- UPDATED: February 11, 2021 11:02 IST
Slight disengagement between Indian and Chinese troops aimed at clearing the ‘Finger 4’ area on the northern bank of Pangong Lake started on Wednesday according to the consensus reached between the two sides during the ninth round of military commander-level talks, sources told India Today.
Confirming the development, Senior Colonel Wu Qian, spokesperson for the Chinese Ministry of National Defence, said frontline troops of the two sides started “synchronised and organised disengagement at the southern and northern banks of the Pangong Tso Lake”. There was no official word from New Delhi.
The Pangong Lake has been the focus of the tussle between India and China amid the border standoff in eastern Ladakh over the last nine months.
Sources in the security establishment told India Today said meetings took place between ground-level commanders of both sides in the last few days to take forward the proposals for disengagement.
“As per the plan, China will move back to Finger 8 and Indian troops will pull back to the Dhan Singh Thapa post between Finger 2 and 3. No patrolling will take place by both sides till Finger 4. This will be done in a phased manner,” sources said. While marginal thinning of troops has taken place, removal of tanks and weapons is also on the agenda.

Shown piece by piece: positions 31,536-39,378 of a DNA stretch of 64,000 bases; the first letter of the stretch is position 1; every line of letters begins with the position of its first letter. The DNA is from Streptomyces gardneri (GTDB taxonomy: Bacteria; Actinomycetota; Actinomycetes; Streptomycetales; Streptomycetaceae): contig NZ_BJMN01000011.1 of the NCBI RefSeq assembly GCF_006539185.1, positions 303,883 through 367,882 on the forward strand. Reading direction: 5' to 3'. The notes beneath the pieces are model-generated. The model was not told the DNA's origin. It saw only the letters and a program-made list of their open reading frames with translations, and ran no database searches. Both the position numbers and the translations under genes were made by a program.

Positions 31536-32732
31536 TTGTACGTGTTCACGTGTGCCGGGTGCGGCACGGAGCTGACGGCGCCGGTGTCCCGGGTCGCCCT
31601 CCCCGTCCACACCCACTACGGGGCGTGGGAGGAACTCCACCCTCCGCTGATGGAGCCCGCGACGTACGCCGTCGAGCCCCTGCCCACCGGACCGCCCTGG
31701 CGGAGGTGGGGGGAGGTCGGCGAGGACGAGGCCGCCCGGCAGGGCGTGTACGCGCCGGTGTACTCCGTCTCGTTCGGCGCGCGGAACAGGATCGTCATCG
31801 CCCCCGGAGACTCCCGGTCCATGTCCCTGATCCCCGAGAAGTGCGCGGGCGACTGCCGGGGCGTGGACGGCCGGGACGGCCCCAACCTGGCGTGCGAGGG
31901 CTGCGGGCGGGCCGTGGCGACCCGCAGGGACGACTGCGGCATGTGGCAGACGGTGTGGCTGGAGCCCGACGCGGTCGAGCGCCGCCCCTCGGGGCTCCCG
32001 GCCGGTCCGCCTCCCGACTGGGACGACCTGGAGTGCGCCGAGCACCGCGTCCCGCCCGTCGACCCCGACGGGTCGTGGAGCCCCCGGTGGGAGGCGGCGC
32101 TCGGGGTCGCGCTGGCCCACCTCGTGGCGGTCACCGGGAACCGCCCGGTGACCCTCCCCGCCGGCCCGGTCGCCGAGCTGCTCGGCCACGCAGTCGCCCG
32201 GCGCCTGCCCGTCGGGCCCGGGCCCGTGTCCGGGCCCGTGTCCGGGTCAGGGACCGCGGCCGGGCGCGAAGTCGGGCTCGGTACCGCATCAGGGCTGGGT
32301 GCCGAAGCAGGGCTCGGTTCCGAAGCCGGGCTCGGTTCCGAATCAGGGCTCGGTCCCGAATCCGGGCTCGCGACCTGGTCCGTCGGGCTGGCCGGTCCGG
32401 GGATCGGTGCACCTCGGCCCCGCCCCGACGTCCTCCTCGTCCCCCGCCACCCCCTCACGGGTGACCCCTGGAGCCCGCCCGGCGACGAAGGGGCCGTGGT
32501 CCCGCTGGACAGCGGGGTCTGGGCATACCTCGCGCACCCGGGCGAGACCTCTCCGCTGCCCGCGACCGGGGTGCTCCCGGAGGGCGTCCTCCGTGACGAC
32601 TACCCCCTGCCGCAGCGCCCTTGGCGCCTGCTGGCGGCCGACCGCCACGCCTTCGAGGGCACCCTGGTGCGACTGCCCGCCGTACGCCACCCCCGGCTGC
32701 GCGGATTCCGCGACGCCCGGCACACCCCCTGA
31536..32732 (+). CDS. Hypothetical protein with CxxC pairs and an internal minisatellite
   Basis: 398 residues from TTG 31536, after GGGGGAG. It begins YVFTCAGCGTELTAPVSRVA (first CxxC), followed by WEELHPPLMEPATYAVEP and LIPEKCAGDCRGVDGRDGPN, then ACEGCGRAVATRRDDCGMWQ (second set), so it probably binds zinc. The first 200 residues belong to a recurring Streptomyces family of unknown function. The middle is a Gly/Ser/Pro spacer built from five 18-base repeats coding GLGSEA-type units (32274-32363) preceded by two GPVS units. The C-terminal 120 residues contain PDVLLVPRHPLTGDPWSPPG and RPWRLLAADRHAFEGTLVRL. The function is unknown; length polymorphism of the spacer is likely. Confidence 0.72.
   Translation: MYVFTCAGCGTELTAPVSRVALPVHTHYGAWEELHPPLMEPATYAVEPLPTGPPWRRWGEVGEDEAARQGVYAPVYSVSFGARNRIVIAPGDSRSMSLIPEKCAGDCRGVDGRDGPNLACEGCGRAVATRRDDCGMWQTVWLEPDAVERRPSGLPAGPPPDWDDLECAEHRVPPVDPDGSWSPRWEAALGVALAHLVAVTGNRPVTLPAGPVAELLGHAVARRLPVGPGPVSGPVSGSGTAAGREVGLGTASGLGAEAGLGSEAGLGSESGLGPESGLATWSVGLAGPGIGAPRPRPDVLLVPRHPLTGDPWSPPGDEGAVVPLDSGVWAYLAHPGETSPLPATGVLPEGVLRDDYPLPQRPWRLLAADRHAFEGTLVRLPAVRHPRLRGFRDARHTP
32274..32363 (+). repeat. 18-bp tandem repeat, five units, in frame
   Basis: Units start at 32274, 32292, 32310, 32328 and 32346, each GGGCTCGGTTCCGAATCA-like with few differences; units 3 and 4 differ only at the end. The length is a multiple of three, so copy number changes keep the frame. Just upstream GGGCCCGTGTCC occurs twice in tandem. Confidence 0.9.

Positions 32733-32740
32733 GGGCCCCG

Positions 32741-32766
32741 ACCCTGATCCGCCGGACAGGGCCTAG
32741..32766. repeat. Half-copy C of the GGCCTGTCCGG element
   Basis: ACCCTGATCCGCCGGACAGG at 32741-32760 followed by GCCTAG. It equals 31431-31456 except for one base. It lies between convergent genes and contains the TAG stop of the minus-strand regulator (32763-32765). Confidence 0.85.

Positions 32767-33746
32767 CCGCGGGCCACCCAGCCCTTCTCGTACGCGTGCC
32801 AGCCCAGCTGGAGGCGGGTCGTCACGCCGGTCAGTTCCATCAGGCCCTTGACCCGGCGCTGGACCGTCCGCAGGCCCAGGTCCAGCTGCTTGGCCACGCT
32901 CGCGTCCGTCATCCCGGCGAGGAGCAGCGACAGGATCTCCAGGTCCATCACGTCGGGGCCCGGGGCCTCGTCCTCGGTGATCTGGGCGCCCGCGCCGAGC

What happened in 9th round of military talks?
In the ninth round of military talks last month, which stretched for over 16 hours, India and China agreed to push for an early disengagement of troops and resolved to continue “effective efforts” to stabilise and control the situation in eastern Ladakh.
“The two sides agreed to push for an early disengagement of the frontline troops. They also agreed to follow the important consensus of their state leaders, maintain the good momentum of dialogue and negotiation, and hold the 10th round of the Corps Commander Level Meeting at an early date to jointly advance de-escalation,” the statement said.
India also asserted that China needs to withdraw troops from several friction points, including Depsang plains, heights around Gogra and other locations that have not allowed tensions to ease.
In the Depsang area, the Chinese have strengthened their positions over the last 5-6 years and during the current standoff, there was a further build-up, including tanks being deployed. “It was felt that it’s the right time to talk about other issues as well. Indian side was firm that all issues should be resolved,” said an official.
The India-China border stand off began in May last year, when the Chinese came in 8 km between Finger 8 and Finger 4 on the North bank of Pangong Tso.
The Indian Army claims Finger 8 to be the Line of Actual Control (LAC) while the Chinese, in a clear alteration of status quo, have been camping at Finger 4 and have set up fortifications between Finger 5 and 8.